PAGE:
It is too early to proclaim the clear fracture between GOP establishment figures, Congressional leaders and the more hard-line ideologues who occupy the party fringe a sign of the party’s inevitable death. Every Tea Party wave election since 2010 and every filibuster from a hardline figure like Sen. Rand Paul (R-KY) or Sen. Ted Cruz (R-TX) has been declared a sure sign that the party was broken beyond repair. In reality, conservatives inside and outside the party have accomplished little.
However, the House Freedom Caucus’ defection is a different sort of incident. Before, defiance within the party was largely buster and not at odds with the party’s position. For instance, though the GOP was opposed to many of the financial deals under Obama, they ultimately caved to the Democrats’ demands out of fear the optics would paint them as intransigent and prevent them from gaining the majority. The moral position of this kind of fecklessness is a separate issue from whether it was a smart political tactic.
Defiant conservatives in Congress have largely disagreed with other members of the party over tactic. With the healthcare bill, the two factions have an entirely different strategy. For the Freedom Caucus, the finer policy points of the healthcare bill were a matter of principle; they could not endorse the bill because this would have been a repudiation of the values which inform their understanding of government and would have been a betrayal of the ideas on which they campaigned. For the party leadership, however, these details were a minor distraction, a point of negotiation which could be as easily removed as left in. They were a means to the end of passing the bill by any means necessary, so long as the party emerged victorious and had momentum going into forthcoming political battles for which the president has greater interest .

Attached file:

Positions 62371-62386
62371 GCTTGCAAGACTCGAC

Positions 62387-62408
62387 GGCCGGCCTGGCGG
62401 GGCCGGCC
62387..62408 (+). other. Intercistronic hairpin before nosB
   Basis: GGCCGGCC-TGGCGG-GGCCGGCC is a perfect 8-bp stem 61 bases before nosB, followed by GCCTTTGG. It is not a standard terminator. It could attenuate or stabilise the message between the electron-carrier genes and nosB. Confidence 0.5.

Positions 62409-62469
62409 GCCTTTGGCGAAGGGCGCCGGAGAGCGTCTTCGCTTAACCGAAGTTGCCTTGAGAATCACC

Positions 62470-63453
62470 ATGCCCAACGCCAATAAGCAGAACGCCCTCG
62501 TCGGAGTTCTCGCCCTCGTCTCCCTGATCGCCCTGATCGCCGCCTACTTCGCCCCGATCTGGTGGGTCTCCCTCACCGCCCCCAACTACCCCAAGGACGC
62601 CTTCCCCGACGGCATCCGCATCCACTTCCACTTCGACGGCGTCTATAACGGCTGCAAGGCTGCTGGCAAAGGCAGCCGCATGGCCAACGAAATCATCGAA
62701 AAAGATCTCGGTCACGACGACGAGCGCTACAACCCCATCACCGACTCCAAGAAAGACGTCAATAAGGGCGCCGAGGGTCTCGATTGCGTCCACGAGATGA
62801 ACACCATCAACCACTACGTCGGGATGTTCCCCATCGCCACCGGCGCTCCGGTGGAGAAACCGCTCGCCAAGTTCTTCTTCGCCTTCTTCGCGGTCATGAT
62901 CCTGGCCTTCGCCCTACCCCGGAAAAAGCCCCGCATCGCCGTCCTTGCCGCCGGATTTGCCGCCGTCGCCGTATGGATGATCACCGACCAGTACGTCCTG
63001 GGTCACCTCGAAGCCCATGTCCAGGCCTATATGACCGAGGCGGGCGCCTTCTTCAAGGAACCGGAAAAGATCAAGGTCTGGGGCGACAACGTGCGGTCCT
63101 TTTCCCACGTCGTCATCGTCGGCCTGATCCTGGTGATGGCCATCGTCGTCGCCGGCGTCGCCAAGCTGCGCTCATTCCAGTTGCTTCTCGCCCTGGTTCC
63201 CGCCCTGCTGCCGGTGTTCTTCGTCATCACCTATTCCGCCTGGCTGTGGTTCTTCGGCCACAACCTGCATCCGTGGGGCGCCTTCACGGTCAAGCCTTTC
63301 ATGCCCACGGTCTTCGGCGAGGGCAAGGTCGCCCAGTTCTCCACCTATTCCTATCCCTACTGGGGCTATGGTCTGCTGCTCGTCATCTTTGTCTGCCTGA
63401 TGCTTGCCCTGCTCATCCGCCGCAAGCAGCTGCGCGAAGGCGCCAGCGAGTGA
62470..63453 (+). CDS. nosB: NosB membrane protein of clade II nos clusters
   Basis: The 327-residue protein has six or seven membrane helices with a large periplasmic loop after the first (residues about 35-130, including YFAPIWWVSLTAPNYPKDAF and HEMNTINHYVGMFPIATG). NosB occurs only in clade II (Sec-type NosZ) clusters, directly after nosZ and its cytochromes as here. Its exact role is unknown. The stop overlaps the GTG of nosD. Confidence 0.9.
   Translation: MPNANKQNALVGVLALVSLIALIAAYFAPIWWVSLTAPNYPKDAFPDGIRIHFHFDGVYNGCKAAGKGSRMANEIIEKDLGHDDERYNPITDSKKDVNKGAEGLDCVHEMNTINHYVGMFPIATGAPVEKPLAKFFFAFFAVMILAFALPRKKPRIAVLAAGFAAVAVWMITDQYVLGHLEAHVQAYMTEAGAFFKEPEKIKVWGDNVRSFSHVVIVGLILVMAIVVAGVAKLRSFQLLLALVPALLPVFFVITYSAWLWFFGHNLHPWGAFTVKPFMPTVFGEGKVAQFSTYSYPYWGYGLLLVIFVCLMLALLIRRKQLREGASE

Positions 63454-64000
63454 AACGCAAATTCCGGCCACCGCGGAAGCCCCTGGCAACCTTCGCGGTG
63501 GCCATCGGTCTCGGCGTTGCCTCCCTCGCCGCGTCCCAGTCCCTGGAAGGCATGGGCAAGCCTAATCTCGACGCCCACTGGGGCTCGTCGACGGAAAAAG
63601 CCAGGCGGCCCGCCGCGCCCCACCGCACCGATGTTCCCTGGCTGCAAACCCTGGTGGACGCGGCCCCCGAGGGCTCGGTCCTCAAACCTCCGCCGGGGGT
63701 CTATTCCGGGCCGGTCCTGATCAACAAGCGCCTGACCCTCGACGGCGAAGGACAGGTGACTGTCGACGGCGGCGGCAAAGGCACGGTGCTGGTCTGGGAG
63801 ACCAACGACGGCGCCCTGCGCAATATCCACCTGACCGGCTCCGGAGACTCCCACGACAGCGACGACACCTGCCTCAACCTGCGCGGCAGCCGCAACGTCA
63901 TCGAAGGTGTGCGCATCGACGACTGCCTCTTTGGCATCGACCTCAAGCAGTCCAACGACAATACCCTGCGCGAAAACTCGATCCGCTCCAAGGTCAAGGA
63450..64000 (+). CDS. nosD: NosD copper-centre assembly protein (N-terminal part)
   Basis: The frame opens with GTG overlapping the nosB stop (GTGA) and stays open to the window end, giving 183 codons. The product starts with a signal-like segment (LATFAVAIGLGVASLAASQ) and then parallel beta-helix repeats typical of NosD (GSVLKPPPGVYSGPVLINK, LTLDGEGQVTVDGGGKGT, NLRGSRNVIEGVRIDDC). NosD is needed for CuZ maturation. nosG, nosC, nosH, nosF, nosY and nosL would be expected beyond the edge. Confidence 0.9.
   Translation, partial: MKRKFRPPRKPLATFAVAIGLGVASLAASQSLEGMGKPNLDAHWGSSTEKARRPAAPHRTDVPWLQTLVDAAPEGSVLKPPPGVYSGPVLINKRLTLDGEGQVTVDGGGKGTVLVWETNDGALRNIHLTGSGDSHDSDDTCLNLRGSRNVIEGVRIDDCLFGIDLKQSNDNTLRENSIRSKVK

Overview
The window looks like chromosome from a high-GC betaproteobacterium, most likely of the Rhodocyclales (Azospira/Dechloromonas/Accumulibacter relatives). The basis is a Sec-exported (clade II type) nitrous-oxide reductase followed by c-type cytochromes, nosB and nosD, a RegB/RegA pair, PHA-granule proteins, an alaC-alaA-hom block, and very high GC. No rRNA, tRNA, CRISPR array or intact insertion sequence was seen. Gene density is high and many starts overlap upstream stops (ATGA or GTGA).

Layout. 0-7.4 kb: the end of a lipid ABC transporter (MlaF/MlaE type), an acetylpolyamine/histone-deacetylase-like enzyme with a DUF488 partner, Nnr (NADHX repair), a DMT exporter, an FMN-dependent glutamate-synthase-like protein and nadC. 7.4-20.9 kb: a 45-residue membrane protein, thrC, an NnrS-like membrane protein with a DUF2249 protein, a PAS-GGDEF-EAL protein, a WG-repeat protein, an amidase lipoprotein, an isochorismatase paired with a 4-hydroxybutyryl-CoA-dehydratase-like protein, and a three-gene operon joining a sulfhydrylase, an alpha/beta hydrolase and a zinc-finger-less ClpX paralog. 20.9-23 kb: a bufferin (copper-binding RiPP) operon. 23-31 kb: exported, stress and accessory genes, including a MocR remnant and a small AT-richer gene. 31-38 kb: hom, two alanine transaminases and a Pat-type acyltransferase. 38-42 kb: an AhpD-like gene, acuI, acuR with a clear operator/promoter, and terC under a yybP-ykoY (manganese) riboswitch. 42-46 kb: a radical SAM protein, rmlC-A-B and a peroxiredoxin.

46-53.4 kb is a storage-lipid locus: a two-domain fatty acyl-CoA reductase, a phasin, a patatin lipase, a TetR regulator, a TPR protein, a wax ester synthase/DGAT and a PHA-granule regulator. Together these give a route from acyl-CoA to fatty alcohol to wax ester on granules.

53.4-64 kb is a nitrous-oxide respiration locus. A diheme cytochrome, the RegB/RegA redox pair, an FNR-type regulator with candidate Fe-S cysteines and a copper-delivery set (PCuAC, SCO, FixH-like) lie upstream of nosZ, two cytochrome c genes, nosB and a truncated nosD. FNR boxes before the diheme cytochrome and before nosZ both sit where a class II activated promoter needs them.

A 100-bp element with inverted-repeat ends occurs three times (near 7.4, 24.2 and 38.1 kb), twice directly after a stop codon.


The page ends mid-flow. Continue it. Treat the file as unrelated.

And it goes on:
The ends are no longer the same. For the party, the good is victory by any means necessary, meaning the party only wins as a collective unit when it gains more power and prestige. For the ideologues, the good is victory only through strict adherence to principle, meaning a defeat for the party can be a win for individual members.
The president and his surrogates have not only laid blame for the bill’s failures squarely on the shoulders of House conservatives, they have even signalled a willingness to work with Democrats to accomplish healthcare reform.
This is another sign that the disunity the party is currently experiencing is actually something to be concerned about. One faction, namely the establishment, is not even willing to credence the legitimacy of the other’s position. Instead of engaging in introspection to heal the party divide, they would sooner turn to support from the opposition to achieve their end.
Clearly, the motivations of conservatives and establishments are no longer the same. If this remains true, it is wholly rational to ask whether the two belong in a coalition with each other. At this stage, it is too early to say the party will inevitably collapse. However, if no reconciliation comes and if the differing ends of the GOP factions are not addressed, that is a possibility that must be soberly considered.
Also published on Medium.